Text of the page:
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  • Writer's pictureErin White

11 Things I wish I Would Have Known after Finding Out I Miscarried

I will forever remember the moment we found out. It was as if time literally stood still and I plan to outline the exact feelings I had during that appointment, and the days/weeks afterwards but I'll save that for a later post.

When we found out we had miscarried, I spent sleepless nights scouring the web for answers. When the days turned into weeks and the weeks into months, I literally would spend HOURS trying to find similar stories to my own with no luck. I don't want anyone else to feel that way so I'm going to try to give as much information into my journey as I can in hopes that it helps even just one person!

Here are 11 things I wish I would have known from day 1 of our miscarriage:

  1. There is such a thing as a "missed miscarriage" -- I really had NO clue anything about miscarriages, because obviously I, like everyone who's ever experienced one, never thought I would be in this situation. Some people experience their miscarriages at home when they start spotting and then ultimately bleeding indicating that the pregnancy is not longer viable. Others, like myself, have no clue that their baby is no longer living until the first ultrasound appointment. For whatever reason, my body didn't recognize that the baby had passed away and continued to grow and mature as it should have for 11 weeks. I had NO symptoms, no bleeding, no cramping, nothing. So what does this mean exactly? Well my body had 11 weeks of fetal tissue that it eventually would have to shed (more on that later).

  2. Your doctor is going to give you options -- did you know that you can choose to either miscarry naturally, take medication, or have a D & C (dilation and curettage)? In the moments after we had our first ultrasound showing us that our baby was only measuring at 6 weeks we were given those 3 options. My doctor and I agreed that even though I was "11 weeks" along, since my baby was only measuring at 6 weeks and therefore very small I would do the medication route. We both felt like this was the safest and fastest option for us to be able to start trying again ASAP. And I will say for most people, this is the case (again, more on that later).

  3. The medication is also referred to as "the abortion pill" -- this was something I sadly found out by googling some questions I had about cytotec, and it hurt me so badly. I was SO angry to think that I was taking this pill that was used to abort babies when I clearly wanted my sweet baby. Although this was a shock for me to read, I hope that it won't catch anyone else off-guard.

  4. You'll need to get some supplies -- After confirming that I was indeed having a miscarriage and deciding that I was going to do the medication route I really wasn't told much on what to expect. So I tried to google it and what I read was TERRIFYING. I was full-on prepared to have the WORST pain and bleeding I've ever experienced (and for some I'm sure that is the case). Well after doing my research it was clear that in order to be fully prepared for what was to come I had to get some supplies. With the medication you're not allowed to insert anything vaginally, such as a tampon, for up to 2 weeks soooo pads is your only option. I personally don’t wear “normal” underwear if you catch my drift... so first thing was to go get underwear suitable for pads (which was just lovely haha). Then I needed to find pads, which I've NEVER done before. Y'all there are SO many options it's straight up overwhelming.... but I chose two different kinds: nighttime ones for a medium flow and everyday ones for a medium flow. OH. MY. GOODNESS. The nighttime ones were legit diapers, I can't even make this up, but like I said I was preparing for a bloodbath since that's what google lead me to believe. Eventually I was able to transition to panty-liners and then tampons (praise)!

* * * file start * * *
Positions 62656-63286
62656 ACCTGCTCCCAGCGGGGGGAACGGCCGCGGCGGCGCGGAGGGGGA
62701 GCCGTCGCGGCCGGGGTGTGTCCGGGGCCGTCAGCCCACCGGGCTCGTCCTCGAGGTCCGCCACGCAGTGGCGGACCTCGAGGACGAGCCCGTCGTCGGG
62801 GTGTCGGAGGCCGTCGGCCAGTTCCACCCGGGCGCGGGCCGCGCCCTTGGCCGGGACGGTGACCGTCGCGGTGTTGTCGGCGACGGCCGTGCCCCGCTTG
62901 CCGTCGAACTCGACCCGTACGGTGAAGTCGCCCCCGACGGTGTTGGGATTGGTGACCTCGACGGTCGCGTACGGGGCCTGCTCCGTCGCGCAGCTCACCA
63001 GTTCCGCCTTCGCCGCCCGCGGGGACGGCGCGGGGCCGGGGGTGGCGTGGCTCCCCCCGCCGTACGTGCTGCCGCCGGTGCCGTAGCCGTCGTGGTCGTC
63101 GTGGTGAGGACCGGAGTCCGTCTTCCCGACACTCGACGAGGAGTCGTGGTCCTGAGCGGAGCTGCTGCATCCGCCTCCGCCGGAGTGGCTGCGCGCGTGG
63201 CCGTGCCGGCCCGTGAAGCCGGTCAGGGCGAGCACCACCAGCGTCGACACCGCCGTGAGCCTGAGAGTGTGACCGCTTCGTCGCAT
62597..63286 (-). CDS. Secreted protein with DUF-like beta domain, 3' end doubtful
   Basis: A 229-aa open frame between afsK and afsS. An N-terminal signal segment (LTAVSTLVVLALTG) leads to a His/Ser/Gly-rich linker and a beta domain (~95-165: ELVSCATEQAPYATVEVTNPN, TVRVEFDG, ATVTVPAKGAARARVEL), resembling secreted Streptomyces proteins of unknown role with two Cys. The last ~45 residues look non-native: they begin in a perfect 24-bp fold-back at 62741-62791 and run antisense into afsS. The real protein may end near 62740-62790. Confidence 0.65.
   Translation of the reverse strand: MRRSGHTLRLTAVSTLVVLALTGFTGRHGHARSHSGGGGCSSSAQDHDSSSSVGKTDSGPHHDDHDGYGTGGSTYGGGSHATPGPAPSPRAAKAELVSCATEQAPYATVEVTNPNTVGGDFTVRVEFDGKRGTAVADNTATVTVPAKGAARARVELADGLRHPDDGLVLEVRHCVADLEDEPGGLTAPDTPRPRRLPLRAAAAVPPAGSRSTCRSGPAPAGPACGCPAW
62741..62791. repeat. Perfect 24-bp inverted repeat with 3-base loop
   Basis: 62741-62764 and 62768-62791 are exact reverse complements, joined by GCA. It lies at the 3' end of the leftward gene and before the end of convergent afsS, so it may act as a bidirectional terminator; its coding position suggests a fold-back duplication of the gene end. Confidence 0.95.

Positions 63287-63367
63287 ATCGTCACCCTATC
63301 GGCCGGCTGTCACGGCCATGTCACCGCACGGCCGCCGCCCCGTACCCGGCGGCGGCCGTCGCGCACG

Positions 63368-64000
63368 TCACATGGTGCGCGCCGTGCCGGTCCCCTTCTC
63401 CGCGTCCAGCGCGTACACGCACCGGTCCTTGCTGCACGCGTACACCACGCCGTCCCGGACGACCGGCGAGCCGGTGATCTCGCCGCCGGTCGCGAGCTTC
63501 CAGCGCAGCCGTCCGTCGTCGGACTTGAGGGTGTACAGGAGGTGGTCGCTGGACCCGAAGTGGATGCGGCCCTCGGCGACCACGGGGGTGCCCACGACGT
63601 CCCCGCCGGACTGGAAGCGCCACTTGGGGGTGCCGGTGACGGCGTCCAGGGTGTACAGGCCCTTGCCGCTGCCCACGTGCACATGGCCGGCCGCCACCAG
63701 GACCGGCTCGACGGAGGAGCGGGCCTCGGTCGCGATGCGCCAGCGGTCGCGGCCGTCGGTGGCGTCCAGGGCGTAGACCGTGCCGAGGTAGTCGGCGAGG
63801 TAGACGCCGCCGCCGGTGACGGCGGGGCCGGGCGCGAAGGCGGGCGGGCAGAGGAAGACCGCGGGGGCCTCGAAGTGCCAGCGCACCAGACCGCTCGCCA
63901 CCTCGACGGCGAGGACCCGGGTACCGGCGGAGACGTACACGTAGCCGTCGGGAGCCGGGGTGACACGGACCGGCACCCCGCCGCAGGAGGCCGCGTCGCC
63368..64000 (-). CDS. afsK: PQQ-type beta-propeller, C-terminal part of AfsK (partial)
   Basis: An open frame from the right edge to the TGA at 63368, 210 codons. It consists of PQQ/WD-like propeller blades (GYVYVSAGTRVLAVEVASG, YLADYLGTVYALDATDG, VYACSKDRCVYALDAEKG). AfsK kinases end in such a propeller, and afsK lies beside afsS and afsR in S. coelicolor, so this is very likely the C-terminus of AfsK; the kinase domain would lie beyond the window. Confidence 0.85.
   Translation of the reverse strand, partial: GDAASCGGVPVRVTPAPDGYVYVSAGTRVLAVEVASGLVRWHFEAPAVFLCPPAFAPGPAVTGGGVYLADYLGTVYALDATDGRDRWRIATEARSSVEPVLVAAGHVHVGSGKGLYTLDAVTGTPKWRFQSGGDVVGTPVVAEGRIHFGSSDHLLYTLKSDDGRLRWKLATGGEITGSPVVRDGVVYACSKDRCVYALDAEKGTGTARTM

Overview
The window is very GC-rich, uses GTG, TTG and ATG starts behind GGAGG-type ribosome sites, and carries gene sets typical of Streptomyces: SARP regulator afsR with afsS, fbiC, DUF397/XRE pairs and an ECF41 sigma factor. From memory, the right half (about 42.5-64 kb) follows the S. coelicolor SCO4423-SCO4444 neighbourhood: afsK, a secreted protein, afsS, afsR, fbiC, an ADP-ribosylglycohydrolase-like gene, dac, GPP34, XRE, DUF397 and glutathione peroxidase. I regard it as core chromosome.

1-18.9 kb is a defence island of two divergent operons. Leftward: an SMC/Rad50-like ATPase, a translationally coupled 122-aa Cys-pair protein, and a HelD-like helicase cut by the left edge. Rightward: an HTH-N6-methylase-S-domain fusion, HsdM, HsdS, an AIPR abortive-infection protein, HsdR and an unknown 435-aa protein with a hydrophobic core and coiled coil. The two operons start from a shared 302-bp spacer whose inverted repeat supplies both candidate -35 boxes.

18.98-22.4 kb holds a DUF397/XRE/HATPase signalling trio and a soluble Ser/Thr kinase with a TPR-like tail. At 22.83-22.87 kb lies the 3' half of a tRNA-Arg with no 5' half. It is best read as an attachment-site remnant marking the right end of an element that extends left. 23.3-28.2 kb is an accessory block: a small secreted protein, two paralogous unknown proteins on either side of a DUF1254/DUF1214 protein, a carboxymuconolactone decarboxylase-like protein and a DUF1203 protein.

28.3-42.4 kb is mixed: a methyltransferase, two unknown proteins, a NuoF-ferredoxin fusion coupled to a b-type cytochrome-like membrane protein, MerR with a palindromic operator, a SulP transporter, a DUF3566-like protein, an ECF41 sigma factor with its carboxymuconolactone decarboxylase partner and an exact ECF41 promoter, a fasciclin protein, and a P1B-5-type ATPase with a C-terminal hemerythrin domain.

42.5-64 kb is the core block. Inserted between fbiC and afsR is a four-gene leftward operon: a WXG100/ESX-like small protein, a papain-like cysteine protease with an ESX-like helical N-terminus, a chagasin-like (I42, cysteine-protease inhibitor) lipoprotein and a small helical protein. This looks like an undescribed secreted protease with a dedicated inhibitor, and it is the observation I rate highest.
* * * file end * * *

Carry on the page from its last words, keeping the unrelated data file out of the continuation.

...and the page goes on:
5. You can't think about what's happening -- this was something that was so hard for me at the beginning of my miscarriage journey. Every time I went to the bathroom there was blood. Sometimes only a little amount and others a lot and in clots. It was so hard for me to not get super emotional every time I went to the bathroom. I know this won't be easy, but you truly can't think about it.. you can't think about what is happening. And honestly if this is something you don't feel like you can handle emotionally or mentally I would definitely consider having the surgery. It'll just be so much less emotionally taxing on you.

  6. It's okay to feel angry -- I feel like having a miscarriage is something we're conditioned to just bottle up and not talk about, and I don't get that. Yes, it's insanely sad and unfair, but it's also SUPER common. When we first started sharing with our close friends and family what had happened I was in shock of how many CLOSE friends and family members had also experienced this. It kind of made me upset that I hadn't know, that I wasn't able to support and love on them during their times of sadness. Losing your child isn't fair, it's just not. It is 100% okay to be angry and to let those feelings out. I spent so many days/weeks just asking God why (even though I'll never know until I get to heaven). I was and sometimes still am angry when I think about how things should be or could have been if we hadn't lost our baby and you know what it's OKAY! Let it out in a healthy way!